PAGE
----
Meet a few robots that pose as flesh-and-blood critters to advance science.
By Jef Akst | October 1, 2013
These robotic tungara frogs help Barrett Klein and his collaborators study the mating behavior of the species
Animal-tronic Image Gallery
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By Molly Sharlach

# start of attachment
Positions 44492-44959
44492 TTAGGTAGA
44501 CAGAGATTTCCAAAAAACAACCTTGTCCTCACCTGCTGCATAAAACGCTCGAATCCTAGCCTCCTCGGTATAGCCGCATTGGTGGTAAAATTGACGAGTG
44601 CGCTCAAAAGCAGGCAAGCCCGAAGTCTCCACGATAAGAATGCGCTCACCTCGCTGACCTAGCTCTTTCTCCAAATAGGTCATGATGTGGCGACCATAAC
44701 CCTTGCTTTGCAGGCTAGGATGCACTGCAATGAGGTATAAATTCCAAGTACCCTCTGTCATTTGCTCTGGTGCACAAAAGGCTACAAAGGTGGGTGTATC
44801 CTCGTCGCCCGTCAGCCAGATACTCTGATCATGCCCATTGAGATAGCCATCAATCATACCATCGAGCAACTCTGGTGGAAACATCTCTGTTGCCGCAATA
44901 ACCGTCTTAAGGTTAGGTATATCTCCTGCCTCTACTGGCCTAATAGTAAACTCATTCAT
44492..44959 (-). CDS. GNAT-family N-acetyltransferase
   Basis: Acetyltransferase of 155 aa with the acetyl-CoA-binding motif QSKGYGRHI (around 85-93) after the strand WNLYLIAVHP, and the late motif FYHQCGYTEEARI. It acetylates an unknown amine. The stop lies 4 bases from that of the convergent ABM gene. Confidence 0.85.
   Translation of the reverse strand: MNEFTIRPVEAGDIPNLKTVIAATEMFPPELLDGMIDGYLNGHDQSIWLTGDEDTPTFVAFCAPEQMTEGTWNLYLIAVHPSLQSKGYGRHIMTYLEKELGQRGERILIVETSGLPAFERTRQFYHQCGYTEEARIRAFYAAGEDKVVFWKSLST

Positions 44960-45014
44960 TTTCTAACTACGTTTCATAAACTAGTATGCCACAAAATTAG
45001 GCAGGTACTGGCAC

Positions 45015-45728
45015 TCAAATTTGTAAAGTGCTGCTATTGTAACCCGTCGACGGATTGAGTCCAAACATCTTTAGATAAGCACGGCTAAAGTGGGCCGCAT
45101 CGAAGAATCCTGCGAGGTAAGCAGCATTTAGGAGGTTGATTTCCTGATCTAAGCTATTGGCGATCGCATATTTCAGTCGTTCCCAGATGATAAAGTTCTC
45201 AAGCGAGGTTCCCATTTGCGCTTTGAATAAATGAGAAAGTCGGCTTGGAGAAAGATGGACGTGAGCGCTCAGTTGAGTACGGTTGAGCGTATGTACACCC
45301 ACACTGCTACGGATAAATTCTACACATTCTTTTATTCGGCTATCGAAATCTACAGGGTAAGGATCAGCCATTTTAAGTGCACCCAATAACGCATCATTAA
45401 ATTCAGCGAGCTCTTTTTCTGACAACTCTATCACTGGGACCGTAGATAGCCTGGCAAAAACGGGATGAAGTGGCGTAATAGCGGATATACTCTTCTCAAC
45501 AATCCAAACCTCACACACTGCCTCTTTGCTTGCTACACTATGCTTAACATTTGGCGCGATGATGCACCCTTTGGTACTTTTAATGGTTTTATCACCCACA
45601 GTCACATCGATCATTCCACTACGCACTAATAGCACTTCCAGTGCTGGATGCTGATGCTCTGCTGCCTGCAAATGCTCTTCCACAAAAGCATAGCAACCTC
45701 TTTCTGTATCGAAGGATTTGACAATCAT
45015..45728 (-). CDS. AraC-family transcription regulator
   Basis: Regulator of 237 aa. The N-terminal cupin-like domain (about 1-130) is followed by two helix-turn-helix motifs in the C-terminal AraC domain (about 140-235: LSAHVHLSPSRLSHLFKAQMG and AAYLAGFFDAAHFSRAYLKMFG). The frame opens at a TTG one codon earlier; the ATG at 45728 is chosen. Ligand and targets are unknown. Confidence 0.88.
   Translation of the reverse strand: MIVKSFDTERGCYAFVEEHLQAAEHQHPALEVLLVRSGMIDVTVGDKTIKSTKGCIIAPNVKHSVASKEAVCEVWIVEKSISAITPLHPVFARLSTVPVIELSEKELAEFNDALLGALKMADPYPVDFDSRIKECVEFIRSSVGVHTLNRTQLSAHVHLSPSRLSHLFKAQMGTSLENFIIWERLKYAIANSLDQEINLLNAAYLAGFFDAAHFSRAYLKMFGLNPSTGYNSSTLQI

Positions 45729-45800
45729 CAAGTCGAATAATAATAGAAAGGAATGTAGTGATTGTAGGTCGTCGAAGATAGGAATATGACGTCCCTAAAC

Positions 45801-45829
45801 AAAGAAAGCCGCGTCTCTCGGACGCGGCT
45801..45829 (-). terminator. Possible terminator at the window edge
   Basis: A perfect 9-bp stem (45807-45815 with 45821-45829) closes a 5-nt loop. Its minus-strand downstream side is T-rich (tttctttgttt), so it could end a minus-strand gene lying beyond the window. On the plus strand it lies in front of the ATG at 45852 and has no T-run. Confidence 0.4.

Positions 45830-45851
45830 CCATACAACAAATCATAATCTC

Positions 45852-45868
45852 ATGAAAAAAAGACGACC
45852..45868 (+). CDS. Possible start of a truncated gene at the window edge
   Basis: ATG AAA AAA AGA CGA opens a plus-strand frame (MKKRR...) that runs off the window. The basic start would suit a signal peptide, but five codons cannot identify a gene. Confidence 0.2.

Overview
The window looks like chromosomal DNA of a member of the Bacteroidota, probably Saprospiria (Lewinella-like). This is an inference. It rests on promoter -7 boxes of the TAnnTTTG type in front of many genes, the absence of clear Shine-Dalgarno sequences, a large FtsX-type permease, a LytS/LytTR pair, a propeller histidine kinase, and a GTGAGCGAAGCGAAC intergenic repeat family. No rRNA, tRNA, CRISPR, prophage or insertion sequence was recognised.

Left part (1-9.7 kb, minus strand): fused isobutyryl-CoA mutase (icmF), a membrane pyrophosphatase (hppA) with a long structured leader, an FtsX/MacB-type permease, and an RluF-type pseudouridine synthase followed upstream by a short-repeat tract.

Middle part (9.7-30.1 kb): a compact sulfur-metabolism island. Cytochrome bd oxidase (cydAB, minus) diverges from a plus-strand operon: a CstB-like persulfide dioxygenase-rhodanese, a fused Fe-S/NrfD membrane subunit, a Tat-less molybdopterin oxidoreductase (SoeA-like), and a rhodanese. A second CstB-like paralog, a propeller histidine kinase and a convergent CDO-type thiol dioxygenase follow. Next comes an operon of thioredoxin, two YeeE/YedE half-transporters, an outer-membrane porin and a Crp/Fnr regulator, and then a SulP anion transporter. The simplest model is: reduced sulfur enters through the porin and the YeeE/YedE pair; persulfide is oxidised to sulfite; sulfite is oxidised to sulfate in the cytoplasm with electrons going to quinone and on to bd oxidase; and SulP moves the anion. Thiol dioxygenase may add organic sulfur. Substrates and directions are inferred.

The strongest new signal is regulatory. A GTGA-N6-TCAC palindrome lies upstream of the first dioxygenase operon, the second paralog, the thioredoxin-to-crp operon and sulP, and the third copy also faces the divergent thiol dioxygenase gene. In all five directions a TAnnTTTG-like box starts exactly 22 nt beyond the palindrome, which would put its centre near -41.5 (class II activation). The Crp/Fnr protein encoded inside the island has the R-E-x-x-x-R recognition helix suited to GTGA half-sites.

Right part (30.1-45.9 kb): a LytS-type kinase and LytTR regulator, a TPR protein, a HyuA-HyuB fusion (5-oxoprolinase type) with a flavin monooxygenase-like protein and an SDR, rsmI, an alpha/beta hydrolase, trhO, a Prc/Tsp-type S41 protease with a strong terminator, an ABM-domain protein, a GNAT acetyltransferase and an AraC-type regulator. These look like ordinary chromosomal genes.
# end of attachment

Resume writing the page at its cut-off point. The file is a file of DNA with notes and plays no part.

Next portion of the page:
A round-up of recent discoveries in behavior research
By Bob Grant
As the flying mammals navigate complex environments, they make use of specialized brain cells that cooperate to build a coordinate system that works in three dimensions.
By Jef Akst
Dogs tend to turn to the left when they hear emotional speech-like sounds, and right when they hear verbal commands from a robot.
View the December 2014 contents.
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